Royal Air Force (RAF) fighters scrambled to intercept two Russian Tu-95 bombers, commonly known as “bears,” that were flying over the English Channel south of Bournemouth, England. The provocative move not only activated British fighters, but forced civilian aircraft to reroute. The bomber incident is the latest in a long line of aerial encounters with Russia but was significant for its brazen flight path south of England.
The Financial Times reports that it was one of the most serious incidents since the West sanctioned Russia for annexing Crimea last year. The sanctions marked the beginning of deteriorating relations between the West and Russia, and an increase in aerial incidents.
The RAF released a statement describing the encounter the day after activating the fighters.
“Yesterday’s mission lasted for over 12 hours; the operations room was both calm and focused. We constantly train for these scenarios so that we are well-rehearsed and ready to maintain the integrity of our airspace… Once ordered to by the Nato Combined Air Operations Centre in Germany, Typhoon quick reaction alert fighters were scrambled from RAF Lossiemouth to intercept and identify the aircraft. Integration with our colleagues in the Royal Navy provided additional surveillance coverage and added value to the mission.”
The Russian ambassador in Britain has been summoned to explain the situation. It’s the first time the ambassador will have to account for the increased aerial activity from his home country.
As previously reported by the Inquisitr, 2014 was a record year for aerial encounters between NATO forces and Russia — at least since the end of the Cold War. Many of these incidents showcase the danger involved in fighter interceptions.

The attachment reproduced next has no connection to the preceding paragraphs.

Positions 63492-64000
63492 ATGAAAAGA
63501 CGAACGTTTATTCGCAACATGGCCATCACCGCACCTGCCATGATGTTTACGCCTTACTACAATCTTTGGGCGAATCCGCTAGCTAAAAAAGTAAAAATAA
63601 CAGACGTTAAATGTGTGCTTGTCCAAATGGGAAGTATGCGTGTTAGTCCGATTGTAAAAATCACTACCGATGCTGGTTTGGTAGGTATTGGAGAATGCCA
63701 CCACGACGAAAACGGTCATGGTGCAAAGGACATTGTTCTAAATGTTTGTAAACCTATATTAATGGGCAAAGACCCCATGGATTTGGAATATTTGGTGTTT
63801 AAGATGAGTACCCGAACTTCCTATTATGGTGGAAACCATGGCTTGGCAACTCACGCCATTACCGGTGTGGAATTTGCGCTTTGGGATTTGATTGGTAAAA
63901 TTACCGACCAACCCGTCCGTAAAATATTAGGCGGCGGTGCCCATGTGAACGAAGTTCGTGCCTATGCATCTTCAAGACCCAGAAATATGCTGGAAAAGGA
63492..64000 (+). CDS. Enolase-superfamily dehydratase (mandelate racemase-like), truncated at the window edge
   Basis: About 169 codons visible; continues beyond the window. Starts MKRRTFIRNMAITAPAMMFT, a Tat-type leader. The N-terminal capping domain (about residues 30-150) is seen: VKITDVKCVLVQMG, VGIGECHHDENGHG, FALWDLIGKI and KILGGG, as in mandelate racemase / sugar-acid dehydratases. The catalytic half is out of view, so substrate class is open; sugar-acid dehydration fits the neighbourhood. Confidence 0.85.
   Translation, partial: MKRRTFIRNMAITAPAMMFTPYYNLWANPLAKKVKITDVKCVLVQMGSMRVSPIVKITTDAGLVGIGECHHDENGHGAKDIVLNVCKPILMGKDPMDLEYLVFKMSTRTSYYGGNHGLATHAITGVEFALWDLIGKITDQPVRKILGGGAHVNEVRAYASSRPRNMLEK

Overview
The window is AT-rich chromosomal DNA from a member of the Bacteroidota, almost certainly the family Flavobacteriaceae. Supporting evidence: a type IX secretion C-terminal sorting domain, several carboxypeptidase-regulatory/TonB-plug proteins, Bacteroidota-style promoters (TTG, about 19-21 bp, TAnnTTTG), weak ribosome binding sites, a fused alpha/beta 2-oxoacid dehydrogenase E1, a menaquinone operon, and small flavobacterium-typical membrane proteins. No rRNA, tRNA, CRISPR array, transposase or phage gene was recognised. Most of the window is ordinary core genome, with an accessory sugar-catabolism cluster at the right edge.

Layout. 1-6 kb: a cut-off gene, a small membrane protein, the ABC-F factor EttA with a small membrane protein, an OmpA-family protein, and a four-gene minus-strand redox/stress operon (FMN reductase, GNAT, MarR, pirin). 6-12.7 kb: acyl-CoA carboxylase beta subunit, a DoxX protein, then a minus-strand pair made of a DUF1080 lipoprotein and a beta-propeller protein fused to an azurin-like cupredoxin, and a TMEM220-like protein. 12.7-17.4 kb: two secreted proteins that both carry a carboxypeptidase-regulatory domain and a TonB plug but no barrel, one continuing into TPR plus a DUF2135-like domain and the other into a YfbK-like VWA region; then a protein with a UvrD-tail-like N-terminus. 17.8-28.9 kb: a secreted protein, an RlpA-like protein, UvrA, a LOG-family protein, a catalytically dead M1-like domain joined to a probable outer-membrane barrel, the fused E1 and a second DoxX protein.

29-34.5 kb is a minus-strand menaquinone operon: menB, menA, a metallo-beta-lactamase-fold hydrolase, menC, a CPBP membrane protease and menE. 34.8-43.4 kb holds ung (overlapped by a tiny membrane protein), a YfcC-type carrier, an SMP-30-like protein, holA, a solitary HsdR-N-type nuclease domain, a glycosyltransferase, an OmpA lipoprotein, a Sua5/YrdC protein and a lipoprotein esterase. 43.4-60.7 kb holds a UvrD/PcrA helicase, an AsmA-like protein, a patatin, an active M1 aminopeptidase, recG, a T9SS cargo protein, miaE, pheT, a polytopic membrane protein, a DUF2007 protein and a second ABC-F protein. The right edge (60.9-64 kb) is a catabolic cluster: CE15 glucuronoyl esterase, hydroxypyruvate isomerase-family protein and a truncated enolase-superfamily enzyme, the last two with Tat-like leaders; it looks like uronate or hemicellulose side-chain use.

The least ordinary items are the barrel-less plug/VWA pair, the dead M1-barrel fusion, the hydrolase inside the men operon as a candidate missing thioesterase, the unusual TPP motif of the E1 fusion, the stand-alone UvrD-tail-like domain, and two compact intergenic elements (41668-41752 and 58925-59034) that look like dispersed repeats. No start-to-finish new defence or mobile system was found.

According to CNN, a November report from the European Leadership Network listed 40 “close military encounters between Russia and the West” from March to October last year. Out of those 40, three were classified as “high-risk” incidents which might trigger a military confrontation between Western countries and Russia.
Last November, NATO Secretary General Jens Stoltenberg said that the rise of the aerial encounters was reminiscent of the Cold War era. But the recent RAF fighter scramble was more disturbing in a couple of ways
The Financial Times noted that during the Cold War, Russian bombers never ventured so far south and into the English Channel. Although the latest bomber flight path never entered British airspace, they were in the “UK area of interest” and created a dangerous situation for civilian airlines.
The Russian bombers flew through a critical air lane between Britain and Europe. Even more distressing is that the bombers turned off their transponders, making them invisible to civilian aircraft controllers. Government officials had to reroute some civilian flights as a precautionary measure.
As relations continue to go cold, RAF fighters will have a lot more work to do in the near future.
[Image Credit: Sergey Krivchikov/Wikimedia Commons]